Unprivileged belligerent

The term “unprivileged belligerent” is used to refer to an individual who directly participates in an international armed conflict but who either does not have or has lost their combatant status. As a result, they are not entitled to combatant privilege (i.e. immunity from prosecution for lawful acts of war) and do not benefit from prisoner of war status if they fall into enemy hands. Sometimes the term is equally used to designate (fighting) members of a non-state armed group in a non-international armed conflict.

The specifics of how IHL applies to such persons is controversial. Some consider that unprivileged belligerents are civilians who may only be targeted if and for as long as they directly participate in hostilities. If they fall into enemy hands, they are protected, as civilians, by international humanitarian law.  Others consider that unprivileged belligerents are neither civilians nor combatants but belong to a third category of persons who may be attacked at any time (like combatants). If falling into enemy hands, they may be interned but do not benefit from the protective regimes that are designed for either  prisoners of war or civilian internees. The problem with this reasoning is that it introduces an unacceptable protection gap into the protective framework of international humanitarian law. 

See Direct participation in hostilities; Combatants; Status; Immunities; Prisoners of war, Internment; Civilians; Civilians taking part in hostilitiesUnlawful combatantsSpiesSaboteurTerrorism and terrorists;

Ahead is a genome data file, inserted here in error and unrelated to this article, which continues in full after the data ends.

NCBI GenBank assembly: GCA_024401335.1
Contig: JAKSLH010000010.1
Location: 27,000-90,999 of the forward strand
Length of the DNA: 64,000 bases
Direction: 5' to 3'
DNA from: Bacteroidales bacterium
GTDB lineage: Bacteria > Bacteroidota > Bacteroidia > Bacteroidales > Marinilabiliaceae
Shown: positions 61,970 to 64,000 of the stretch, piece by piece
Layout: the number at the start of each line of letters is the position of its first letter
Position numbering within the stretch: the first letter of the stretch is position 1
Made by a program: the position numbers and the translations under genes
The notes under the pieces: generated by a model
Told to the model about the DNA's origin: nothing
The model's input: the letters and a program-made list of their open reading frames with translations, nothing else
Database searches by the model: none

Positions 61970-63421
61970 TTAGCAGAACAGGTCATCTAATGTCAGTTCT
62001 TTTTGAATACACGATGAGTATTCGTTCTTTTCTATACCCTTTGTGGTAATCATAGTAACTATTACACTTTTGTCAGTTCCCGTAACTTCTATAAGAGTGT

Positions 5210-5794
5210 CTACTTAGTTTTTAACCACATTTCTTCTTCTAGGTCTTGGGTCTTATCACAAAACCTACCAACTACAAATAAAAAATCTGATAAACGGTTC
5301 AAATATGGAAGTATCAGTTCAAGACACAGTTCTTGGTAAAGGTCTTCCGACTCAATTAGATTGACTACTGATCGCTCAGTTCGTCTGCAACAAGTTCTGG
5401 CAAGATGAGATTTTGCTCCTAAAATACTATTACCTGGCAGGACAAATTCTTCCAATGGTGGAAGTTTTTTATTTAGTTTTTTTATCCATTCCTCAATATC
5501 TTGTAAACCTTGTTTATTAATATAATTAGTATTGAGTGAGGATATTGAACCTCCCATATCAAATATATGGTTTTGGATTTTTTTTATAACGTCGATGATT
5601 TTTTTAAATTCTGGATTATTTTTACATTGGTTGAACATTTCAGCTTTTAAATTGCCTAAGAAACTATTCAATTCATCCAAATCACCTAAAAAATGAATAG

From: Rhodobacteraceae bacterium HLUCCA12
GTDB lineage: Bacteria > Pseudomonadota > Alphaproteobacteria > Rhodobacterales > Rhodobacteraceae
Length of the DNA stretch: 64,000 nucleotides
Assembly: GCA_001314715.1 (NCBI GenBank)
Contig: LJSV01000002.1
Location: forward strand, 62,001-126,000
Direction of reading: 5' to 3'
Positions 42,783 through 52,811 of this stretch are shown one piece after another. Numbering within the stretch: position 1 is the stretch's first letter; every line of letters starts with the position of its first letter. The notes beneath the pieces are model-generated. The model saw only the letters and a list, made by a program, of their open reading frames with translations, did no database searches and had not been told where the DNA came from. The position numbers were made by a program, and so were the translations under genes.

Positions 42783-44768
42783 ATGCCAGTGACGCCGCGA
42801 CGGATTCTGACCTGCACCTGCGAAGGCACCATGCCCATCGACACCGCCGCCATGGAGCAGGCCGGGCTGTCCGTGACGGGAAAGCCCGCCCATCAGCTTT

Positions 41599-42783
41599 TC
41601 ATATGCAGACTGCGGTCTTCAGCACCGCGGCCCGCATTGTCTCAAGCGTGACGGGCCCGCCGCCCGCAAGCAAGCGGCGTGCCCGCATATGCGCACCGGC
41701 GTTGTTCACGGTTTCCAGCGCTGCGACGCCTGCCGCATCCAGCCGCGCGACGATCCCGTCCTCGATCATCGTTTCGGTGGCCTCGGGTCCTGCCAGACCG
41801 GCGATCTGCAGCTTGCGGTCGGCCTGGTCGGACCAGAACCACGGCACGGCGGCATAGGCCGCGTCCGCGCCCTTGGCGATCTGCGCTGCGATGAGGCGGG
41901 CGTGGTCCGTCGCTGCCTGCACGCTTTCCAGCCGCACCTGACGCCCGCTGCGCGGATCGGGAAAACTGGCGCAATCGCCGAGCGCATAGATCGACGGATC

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 BIBLIOGRAPHIC RESOURCES

Suggested readings:

DÖRMANN Knut, “The Legal Situation of ‘Unlawful/Unprivileged Combatants’”, in IRRC, No. 849, March 2003, pp. 45-74
 
BAXTER Richard R., “So-Called ‘Unprivileged Belligerency’: Spies, Guerrillas and Saboteurs”, in BYIL, Vol. 28, 1951, pp. 323-345.
 
DINSTEIN Yoram, “Unlawful Combatancy”, in IYHR, Vol. 32, 2002, pp. 247-270.
 
MALLISON W. Thomas & MALLISON Sally V., “The Juridical Status of Irregular Combatant Under the International Humanitarian Law of Armed Conflict”, in Case Western Reserve Journal of International Law, Vol. 9(1), 1977, pp. 38-78.
 
MOORE Catherine, “The United States, International Humanitarian Law and the Prisoners at Guantánamo Bay”, in The International Journal of Human Rights, Vol. 7/2, Summer 2003, pp. 3-27.
 
SASSÒLI Marco, “The Status of Persons Held in Guantánamo Under International Humanitarian Law”, in Journal of International Criminal Justice, Vol. 2/1, March 2004, pp. 96-106.
 
TOMAN Jiri, “The Status of Al Qaeda/Taliban Detainees Under the Geneva Conventions”, in IYHR, Vol. 32, 2002, pp. 271-304. 
 
VIERUCCI Luisa, “Prisoners of War or Protected Persons qua Unlawful Combatants? The Judicial Safeguards to which Guantánamo Bay Detainees are Entitled”, in Journal of International Criminal Justice, Vol. 1, 2003, pp. 284-314.